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Participatory budgeting

Getting everyone involved in the government budget process

 

Participatory budgeting is, simply put, the process whereby citizens are invited to participate in, and contribute to, setting the budget direction of a portion of a City’s capital funding. Below, we’ll will look at the early origins of participatory budgeting, as well as elements of successful budgeting and points to consider before adopting it in your city, county, agency or state.

 

The origins of participatory budgeting

 

The first instance of complete participatory budgeting occurred in the city of Porto Alegre, Brazil in 1989, as a reform initiative aimed at overcoming inequities in the living standards of the city’s residents. The city continues to use this model to remarkable success. Due to the high level of interest amongst citizens, the City uses a fairly complex participatory model.

 

So how does it work? In Porto Alegre, citizen groups are established throughout the 16 districts of the city, representing many economic and political backgrounds. These groups identify and discuss their priorities, and then select a representative to attend weekly meetings with city officials to prioritize spending. More than 50,000 citizens in Porto Alegre get involved in the process each year, with attendance at district meetings upwards of 1,000 people.

The high level of involvement and success of the program can be seen in some of the budget improvements that have taken place in the City since participatory budgeting began:

 

  • The number of schools has quadrupled
  • Health and education budget has increased by 27%
  • Sewer and water connections have increased by 23%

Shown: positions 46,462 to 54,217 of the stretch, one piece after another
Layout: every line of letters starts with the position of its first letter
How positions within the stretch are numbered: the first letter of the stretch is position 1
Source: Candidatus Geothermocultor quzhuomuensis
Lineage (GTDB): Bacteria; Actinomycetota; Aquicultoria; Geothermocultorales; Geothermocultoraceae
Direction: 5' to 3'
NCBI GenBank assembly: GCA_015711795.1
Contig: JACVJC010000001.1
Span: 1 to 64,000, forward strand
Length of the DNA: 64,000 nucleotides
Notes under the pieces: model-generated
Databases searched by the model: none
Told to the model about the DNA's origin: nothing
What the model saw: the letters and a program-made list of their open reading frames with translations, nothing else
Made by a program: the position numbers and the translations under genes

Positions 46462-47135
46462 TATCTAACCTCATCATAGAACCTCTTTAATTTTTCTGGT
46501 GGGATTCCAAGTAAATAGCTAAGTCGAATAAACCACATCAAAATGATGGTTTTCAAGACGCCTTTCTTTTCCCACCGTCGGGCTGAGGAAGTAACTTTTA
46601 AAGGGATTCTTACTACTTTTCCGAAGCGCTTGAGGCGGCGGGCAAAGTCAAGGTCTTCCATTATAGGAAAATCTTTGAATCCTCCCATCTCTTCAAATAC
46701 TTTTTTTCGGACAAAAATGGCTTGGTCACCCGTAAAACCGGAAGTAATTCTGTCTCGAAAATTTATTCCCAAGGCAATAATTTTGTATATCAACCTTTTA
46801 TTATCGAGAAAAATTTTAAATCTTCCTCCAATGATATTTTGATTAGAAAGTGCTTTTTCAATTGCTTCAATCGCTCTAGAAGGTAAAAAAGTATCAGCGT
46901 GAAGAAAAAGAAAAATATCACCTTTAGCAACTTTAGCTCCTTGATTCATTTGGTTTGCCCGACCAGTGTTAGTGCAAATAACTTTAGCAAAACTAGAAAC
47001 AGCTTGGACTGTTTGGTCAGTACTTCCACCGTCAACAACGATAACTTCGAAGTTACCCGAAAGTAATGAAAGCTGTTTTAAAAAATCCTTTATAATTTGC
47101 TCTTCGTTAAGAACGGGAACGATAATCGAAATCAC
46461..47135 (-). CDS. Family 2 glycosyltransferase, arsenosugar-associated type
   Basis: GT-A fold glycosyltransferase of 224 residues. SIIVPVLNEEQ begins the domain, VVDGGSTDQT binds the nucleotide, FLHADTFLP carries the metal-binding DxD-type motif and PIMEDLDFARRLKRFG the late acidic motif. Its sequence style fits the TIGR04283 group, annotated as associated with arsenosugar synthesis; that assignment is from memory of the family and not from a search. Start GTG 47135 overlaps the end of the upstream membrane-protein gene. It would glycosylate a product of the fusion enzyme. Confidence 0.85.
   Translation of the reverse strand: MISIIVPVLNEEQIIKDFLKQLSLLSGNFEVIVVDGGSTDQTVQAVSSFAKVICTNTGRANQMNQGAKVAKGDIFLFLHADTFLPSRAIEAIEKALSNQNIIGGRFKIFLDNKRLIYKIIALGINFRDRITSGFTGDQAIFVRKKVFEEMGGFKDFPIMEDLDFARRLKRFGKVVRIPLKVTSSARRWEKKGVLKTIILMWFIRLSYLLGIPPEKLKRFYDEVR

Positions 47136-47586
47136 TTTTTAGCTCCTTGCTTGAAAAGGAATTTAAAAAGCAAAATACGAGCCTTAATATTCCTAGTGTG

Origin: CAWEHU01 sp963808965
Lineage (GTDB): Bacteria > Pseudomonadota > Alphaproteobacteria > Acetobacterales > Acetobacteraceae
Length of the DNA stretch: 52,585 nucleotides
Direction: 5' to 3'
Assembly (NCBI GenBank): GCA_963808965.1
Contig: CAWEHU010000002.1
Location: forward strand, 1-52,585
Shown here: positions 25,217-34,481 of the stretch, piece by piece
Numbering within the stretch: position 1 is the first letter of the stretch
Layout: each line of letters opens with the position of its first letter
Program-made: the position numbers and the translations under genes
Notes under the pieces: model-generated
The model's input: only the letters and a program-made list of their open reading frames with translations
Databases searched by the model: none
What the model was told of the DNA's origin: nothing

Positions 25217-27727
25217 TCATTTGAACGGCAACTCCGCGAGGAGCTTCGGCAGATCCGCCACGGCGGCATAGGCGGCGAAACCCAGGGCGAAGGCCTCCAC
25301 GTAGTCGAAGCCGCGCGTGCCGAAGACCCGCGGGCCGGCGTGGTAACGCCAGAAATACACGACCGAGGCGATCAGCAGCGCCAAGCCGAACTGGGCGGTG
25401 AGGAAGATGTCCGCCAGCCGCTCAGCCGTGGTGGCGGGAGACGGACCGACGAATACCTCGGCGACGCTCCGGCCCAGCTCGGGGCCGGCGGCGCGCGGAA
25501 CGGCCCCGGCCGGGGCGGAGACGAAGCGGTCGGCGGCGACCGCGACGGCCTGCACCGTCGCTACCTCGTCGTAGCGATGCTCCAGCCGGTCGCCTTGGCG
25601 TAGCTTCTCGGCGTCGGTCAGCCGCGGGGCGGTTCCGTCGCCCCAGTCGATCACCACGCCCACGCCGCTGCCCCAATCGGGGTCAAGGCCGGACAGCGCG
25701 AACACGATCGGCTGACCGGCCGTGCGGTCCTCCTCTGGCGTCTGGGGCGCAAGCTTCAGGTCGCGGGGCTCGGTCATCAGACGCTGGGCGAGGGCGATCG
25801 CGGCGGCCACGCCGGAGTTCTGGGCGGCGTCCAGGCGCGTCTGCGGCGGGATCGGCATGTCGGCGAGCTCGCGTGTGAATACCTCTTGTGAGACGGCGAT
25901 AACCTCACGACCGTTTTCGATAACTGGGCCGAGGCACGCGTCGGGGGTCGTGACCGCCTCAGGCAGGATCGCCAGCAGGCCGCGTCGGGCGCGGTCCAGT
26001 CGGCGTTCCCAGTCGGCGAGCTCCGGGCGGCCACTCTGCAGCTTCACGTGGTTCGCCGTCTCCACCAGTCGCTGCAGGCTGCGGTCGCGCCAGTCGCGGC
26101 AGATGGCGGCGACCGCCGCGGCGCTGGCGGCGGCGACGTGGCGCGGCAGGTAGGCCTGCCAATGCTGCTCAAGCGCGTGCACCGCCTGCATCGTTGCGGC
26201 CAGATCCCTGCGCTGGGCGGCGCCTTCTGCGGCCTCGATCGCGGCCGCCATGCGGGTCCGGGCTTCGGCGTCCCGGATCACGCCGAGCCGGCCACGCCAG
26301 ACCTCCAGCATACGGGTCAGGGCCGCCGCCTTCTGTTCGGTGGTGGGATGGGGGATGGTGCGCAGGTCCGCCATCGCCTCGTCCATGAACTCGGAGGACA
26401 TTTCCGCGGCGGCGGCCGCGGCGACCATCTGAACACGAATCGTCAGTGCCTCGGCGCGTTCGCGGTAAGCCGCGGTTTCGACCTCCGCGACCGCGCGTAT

• Increase in support services for the unemployed

 

With the success in Porto Alegre, participatory budgeting was rolled out in over 150 cities in Brazil, and eventually to countries around the world. Many cities in North America have incorporated participatory budgeting in some way, including the cities of Chicago, New York, and Vallejo in the U.S., and the cities of Guelph, Toronto, and Vancouver, in Canada. Some are using it city-wide while others are using it for select districts or departments.    

 

Participatory budgeting is typically employed in two fiscal environments: when the financial resources are available to allow citizens to help set funding for specific programs, or when a government is fiscally strapped, and citizens are engaged to help set general policies on how to most effectively allocate limited resources.

 

Successful participatory budgeting requires:

  • Support of both mayoral office and legislature – must be willing to experiment with the budgeting process and consider new alternatives
  • Citizens willing and able to commit to the process – a successful participatory budgeting model can take years to establish
  • A political environment conducive to participatory budgeting – governments that enjoy an environment of strong social activism, as the mechanisms may already be in place for community engagement
  • Resource availability – both financial (to support the programs), and time (to administer the process)   

 

While there are benefits to participatory budgeting, there are also potential barriers that should be considered: